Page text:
Torn between options, what can China do to rein in North Korea?
Washington wants Beijing to take a tougher line on Pyongyang – including taking action against companies it says support the regime – but China doesn’t want to be seen as caving in to the US, analysts say
Any punitive measures by Beijing against companies allegedly supporting North Korea would be carefully calibrated – to push Pyongyang to stop its nuclear tests but avoid being seen as giving in to US pressure, analysts say.
Restrictions on tourists going to North Korea could also be an option after the death of an American student who was detained there, the analysts said, although China also wanted to ensure that the regime remained stable.
Beijing was dismayed at Washington’s repeated calls for China to sanction the companies, they said, even though US Secretary of State Rex Tillerson said both nations agreed Chinese firms should not do business with North Korean entities in accordance with the United Nations Security Council resolution.
Wrapping up a one-day China-US security dialogue on Wednesday, Tillerson said China had “diplomatic responsibility” to exert economic pressure on Pyongyang, which had become more volatile with its repeated nuclear and missile tests.
Pressure is mounting on China to do more to rein in its reclusive neighbour. Tillerson said last week that the US expected Beijing to take action against its list of 10 bodies in China that it suspected were doing illicit business with Pyongyang. But Pyongyang has also hit back at Beijing for bowing to Washington.
“I don’t think it’s appropriate for the US to just give China a list of Chinese companies to punish,” said Lu Chao, director of the Border Study Institute at the Liaoning Academy of Social Sciences, situated in the province that borders North Korea.
“If the US finds that any of the Chinese companies have violated the UN resolution, it should point out the wrongdoings so that China can take the necessary measures to punish these companies,” Lu said, adding that a gap in perceptions over the objectives of economic sanctions could lead to disappointment for the US.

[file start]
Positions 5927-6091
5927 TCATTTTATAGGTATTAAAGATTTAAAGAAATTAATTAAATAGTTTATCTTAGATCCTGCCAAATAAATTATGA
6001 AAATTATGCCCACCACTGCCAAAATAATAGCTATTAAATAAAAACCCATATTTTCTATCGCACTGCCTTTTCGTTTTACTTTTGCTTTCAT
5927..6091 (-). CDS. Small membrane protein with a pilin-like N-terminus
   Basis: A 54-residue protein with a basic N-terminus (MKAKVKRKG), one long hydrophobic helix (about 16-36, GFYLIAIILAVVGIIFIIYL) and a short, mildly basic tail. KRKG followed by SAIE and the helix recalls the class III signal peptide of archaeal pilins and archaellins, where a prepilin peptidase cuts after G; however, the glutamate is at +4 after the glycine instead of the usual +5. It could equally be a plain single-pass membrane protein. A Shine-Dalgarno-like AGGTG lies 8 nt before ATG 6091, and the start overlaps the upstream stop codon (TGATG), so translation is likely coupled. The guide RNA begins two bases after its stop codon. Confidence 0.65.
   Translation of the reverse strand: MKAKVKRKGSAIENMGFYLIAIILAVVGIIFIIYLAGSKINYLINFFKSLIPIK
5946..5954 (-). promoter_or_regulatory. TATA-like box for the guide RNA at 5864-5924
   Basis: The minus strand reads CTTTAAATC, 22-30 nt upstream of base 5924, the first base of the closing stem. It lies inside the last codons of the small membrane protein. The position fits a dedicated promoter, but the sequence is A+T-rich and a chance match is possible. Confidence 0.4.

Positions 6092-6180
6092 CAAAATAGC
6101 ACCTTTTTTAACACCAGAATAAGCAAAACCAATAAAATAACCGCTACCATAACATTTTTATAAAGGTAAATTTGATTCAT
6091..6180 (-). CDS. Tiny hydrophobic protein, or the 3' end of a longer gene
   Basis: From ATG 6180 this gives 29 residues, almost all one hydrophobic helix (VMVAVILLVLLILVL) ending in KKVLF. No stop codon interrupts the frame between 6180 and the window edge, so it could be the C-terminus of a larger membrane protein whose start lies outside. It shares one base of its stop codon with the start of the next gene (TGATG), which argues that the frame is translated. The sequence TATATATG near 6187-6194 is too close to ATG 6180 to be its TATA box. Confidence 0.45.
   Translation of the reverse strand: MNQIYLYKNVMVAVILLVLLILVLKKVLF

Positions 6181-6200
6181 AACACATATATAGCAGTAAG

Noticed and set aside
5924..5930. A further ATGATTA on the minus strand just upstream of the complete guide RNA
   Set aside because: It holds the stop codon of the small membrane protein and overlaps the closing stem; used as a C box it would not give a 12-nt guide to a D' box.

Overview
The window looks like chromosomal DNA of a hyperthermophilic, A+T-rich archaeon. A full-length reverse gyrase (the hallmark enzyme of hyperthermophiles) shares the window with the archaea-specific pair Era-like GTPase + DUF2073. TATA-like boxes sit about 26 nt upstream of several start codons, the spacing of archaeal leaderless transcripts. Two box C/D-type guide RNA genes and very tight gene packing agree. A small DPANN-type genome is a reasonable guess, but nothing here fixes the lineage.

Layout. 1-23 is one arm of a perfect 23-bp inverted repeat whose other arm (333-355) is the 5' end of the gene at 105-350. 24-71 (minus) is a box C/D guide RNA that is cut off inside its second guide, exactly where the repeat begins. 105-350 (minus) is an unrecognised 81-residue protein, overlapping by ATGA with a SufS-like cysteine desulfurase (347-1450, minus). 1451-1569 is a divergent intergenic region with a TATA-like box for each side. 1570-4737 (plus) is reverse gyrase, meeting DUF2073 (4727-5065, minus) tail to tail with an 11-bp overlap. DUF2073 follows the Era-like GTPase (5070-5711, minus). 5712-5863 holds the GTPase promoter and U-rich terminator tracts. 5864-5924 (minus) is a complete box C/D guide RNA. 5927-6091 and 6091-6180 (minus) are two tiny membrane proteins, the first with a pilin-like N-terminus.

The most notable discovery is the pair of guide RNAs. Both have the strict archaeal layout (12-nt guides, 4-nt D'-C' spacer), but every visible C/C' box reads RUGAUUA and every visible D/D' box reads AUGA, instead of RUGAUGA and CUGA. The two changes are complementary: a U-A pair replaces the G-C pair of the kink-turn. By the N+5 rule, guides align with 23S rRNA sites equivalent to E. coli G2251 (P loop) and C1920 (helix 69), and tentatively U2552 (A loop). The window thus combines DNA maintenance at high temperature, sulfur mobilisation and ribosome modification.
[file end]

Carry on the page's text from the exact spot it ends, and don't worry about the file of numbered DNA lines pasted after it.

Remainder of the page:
As a traditional ally and Pyongyang’s largest trade partner, Beijing said it would stop buying North Korean coal, a major source of hard currency for Pyongyang, in February. It was a move Beijing said was part of its efforts to implement UN sanctions after Pyongyang launched its fifth nuclear test in September.
“It will take time to see the effects, which will be more and more evident according to our research,” Lu said. “China is working on things and I believe it is playing a big role [in curbing Pyongyang’s nuclear ambition].”
Tensions between the US and North Korea have again escalated since the death of 22-year-old student Otto Warmbier on Monday, after he was evacuated to the US following 17 months of detention in North Korea.
Meanwhile, shortly before the China-US talks, US President Donald Trump said on Twitter he might give up hope that Beijing could exert any meaningful pressure on North Korean leader Kim Jong-un. “While I greatly appreciate the efforts of President Xi & China to help with North Korea, it has not worked out,” he tweeted. “At least I know China tried!”
Cheng Xiaohe, an associate professor of international relations at Renmin University of China, said the US had more reason to press Beijing over the North Korea issues, given worldwide outrage over the brutal regime’s treatment of Warmbier.
He added that introducing a travel ban rather than stopping exports of crude oil would be more likely to be accepted by Beijing, which would prefer to preserve the status quo on the peninsula. “The US may take a series of retaliatory and strong measures against North Korea, and we can’t rule out the possibility that it may take unilateral action unless Pyongyang releases the other three American citizens [in detention in North Korea],” Cheng said.